A couple of weeks ago the React team announced React Server Components. In this article today I will explain what it is, why they came up with this strategy and how to get prepared for it.
What’re React Server Components?
TL;DR: React Server Components is a new experimental feature by the React team to support progressive hydration by allowing component to be rendered exclusively on the server, client or both.
By splitting the component tree between Server and client the amount of JS that needs to be loaded in the client can be reduced and also latency to fetch data could be improved (by running part of it on the server). This should improve the loading experience a tenfold (Or at least to numbers that are hardly achievable with React these days)
What is trying to solve?
There are 2 main performance bottlenecks in today’s JS based websites/apps:
- The resources footprint to be able to serve and make a page interactive is usually high. Any JS, CSS and images that the page needs to download will impact loading performance. A healthy budget should be 250 kb or less (and just React, reat-dom and apollo-client can get you close to the budget!)
- The latency and roundtrips to fetch data and render it also depends on the conditions the user is in when browsing. Even with the optimal conditions you have a waterfall sequence to load a page:
- Page request, serve initial HTML (mostly empty unless who have traditional SSR in place)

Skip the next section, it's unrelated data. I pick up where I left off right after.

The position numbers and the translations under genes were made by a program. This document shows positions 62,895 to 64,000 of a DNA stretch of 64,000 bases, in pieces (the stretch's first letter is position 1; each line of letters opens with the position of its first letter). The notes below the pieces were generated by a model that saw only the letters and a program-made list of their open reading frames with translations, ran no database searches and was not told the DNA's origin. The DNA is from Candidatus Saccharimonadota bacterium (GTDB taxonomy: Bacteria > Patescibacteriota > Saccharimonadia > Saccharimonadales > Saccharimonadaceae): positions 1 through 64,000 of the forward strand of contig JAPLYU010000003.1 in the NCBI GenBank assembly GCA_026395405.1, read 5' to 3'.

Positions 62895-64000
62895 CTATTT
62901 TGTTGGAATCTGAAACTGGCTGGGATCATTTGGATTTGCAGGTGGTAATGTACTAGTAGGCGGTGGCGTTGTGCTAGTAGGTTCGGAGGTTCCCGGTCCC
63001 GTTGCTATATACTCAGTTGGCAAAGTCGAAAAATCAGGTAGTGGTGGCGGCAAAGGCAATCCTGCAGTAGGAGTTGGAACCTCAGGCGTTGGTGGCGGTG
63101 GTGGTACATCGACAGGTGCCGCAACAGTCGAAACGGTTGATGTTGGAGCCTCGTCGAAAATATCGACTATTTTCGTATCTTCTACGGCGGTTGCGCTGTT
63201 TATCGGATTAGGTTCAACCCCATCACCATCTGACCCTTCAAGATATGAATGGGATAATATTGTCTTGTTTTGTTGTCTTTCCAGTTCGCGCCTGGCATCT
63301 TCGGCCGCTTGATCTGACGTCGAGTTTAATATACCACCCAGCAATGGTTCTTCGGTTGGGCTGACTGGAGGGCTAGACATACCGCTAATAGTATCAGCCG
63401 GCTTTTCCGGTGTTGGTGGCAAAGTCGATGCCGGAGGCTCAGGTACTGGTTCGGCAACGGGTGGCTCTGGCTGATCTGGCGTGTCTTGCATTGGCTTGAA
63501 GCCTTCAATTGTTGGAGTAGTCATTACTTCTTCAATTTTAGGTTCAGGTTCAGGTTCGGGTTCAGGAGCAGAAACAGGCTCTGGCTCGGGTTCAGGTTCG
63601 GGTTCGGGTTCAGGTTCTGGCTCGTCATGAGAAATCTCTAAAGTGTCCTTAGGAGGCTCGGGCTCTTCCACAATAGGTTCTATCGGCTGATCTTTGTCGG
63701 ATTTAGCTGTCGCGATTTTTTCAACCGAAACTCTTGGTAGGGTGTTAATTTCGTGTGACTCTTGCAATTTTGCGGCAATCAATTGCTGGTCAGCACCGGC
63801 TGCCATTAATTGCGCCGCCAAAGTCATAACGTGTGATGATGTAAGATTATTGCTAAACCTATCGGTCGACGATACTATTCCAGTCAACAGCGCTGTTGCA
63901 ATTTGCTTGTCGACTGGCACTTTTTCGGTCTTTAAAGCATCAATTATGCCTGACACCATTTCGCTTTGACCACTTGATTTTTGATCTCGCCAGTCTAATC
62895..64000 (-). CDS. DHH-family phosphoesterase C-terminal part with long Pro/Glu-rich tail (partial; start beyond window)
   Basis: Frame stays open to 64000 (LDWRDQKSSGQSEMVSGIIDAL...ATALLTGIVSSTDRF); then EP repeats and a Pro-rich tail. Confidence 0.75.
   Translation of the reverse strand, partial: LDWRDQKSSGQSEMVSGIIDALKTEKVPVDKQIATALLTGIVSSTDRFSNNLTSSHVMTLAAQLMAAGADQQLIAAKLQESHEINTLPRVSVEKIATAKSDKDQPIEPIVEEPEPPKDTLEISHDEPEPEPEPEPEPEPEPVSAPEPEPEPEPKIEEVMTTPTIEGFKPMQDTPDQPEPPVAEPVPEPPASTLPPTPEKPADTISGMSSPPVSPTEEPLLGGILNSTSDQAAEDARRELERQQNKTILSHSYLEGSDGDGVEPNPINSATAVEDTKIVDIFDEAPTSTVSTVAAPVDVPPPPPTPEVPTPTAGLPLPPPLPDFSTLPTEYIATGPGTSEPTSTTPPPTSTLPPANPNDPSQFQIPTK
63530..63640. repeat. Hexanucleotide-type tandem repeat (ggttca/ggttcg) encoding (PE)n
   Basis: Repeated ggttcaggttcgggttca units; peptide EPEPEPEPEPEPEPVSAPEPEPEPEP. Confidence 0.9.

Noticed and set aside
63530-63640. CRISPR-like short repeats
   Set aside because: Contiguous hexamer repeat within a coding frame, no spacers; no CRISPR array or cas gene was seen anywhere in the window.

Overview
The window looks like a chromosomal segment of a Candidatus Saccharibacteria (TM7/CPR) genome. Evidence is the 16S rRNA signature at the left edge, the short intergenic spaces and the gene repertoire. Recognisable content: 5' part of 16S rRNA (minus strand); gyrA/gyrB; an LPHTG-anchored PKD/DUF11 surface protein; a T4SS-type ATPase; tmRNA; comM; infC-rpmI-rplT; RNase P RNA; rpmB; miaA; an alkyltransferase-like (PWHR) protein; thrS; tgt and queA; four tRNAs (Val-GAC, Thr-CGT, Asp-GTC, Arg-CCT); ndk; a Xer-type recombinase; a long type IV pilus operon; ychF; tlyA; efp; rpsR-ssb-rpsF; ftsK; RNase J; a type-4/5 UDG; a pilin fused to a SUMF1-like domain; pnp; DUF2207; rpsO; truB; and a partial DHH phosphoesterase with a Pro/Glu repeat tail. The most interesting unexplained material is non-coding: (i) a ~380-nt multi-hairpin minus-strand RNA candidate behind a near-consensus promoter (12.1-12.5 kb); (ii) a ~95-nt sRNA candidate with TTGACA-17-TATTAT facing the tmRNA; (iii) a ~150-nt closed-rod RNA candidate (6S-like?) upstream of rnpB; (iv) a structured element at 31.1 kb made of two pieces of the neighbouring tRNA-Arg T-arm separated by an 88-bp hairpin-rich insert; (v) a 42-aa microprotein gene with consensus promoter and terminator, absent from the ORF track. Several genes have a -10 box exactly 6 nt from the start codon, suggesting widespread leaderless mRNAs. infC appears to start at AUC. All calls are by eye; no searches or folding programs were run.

- Load all the assets from server/CDN. This includes JS, CSS, Images, etc
- Parse and execute the JS.
- Make an API request to fetch the data
- Render the data
Let’s see this in more detail with an example:
I took Imgur as an as an example for illustrating this common problem, but most of the websites using react will have a similar loading pattern. For the example I am loading https://imgur.com/ and running a performance trace.
In the loading sequence we can see that there are empty frames. These reflect the time the critical resources (JS, CSS, images, etc) took to download + the roundtrip for the main API call. We can see that in more detail below:
The Performance trace above shows the common loading pattern in React Applications:
- Get Initial Request from Server. If traditional SSR is used then this will result in longer time for the server to return the request
- Load critical Assets (JS). We need to load all the JS before starting to fetch content and render.
- Make the main API calls. Depending on the amount of JS downloaded this call(s) can be deferred quite a bit
- Render the results. Depending on how much content is needed this could be costly.
To solve this problem we need to 1) reduce the amount of resources we need to download upfront 2) Make the API calls ASAP and reduce the roundtrip as much as possible. There are multiple ways to tackle this problems but Server Components could simplify and empower lots of these strategies.
Why not just regular SSR?
Regular SSR is a good alternative to scale how to build SPA apps. It can help reduce the latency to fetch data from APIs (as both run on the server). It can also help scale rendering as it does not depend on the browser features and device conditions.